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|Contact: Christine Payton||April 11, 2008|
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|PUBLIC HEARING APRIL 18 FOR NCAA SELF-STUDY
Public input invited for specific areas of study
| The University of Louisiana at Lafayette has concluded its year-long, campus-wide effort to study its athletics program and now invites the public’s input. The self-study is part of the NCAA Division I athletics certification program.
Specific areas covered in the study include: academic integrity, governance and commitment to rules compliance, as well as a commitment to equity and student-athlete well being.
A public hearing will be held April 18 at 1:30 p.m. in Moody Hall, room 103. The public is invited to share input on the three specific areas of the study. The study can be viewed online beginning April 11, 2008, at http://apfd.louisiana.edu/NCAA.
While academic accreditation is common in colleges and universities, the NCAA program focuses solely on certification of athletics programs. Following a pilot project, the Division I membership overwhelmingly supported the program and its standards at the 1993 NCAA Convention. UL Lafayette successfully completed its first certification self-study in 1999. At the 1997 Convention, the Division I membership voted to change the frequency of athletics certification from once every five years to once every 10 years and to require a five-year interim-status report. Thus, the current self-study is the second in the certification process for UL Lafayette.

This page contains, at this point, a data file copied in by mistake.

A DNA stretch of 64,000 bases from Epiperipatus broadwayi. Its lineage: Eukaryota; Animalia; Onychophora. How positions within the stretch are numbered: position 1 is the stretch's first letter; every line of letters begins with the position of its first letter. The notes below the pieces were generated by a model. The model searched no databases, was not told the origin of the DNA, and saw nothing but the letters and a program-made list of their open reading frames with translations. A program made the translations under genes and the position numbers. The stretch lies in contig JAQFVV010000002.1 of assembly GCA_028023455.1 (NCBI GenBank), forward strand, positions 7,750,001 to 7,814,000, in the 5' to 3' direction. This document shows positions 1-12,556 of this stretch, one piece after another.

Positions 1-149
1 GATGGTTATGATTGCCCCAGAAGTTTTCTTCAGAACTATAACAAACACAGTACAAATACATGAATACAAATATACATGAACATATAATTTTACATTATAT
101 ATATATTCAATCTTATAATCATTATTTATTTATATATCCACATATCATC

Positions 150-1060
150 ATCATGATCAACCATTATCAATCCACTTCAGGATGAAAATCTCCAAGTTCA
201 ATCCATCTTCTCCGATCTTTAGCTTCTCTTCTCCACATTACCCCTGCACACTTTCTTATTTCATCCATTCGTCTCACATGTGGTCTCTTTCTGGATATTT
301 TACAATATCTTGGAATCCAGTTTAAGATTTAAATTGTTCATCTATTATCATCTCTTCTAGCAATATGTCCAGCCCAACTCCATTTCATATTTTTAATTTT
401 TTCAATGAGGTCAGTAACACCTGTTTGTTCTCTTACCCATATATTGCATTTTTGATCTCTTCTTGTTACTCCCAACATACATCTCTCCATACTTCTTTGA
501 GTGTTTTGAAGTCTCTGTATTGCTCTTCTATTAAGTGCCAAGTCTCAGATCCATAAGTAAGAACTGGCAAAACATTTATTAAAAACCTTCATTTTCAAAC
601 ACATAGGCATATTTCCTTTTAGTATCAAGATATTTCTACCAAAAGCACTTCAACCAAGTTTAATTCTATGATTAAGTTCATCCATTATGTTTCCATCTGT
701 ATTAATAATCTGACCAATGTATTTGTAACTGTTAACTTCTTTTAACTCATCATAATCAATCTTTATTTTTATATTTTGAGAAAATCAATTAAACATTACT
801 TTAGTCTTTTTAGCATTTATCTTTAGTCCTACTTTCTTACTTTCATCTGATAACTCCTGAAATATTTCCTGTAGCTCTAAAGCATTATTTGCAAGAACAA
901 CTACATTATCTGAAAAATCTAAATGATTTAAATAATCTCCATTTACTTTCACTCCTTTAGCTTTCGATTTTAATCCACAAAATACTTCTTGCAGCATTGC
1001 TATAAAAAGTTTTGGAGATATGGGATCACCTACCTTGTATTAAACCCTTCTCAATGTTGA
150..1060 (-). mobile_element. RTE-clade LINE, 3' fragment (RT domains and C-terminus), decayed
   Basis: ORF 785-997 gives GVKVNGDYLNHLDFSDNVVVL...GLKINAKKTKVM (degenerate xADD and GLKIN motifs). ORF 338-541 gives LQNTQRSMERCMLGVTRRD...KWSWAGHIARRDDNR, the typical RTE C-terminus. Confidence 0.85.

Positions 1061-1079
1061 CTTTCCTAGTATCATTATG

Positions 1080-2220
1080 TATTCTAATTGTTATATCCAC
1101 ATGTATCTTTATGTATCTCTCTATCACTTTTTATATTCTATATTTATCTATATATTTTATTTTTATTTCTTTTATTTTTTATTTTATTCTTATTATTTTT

The certification program's purpose is to help ensure integrity in the institution's athletics operations. The committee responsible for the study included UL Lafayette President Dr. Ray Authement and Dr. Carolyn Bruder, steering committee chair, various members of the university faculty and staff, as well as athletics department personnel, alumni and community leaders.
The University will submit its self-study to the NCAA by May, 1, 2008. In November 2008, an external team of reviewers will conduct a two-day evaluation visit on campus. Those reviewers will be peers from other colleges, universities or conference offices. That team, which will be on campus during the Fall 2008 semester, will report to the NCAA Division I Committee on Athletics Certification, another independent group. The committee will then determine the institution's certification status and announce the decision publicly.
The three options of certification status are: (a) certified; (b) certified with conditions; and (c) not certified.
Document last revised Thursday, April 10, 2008 3:13 PM
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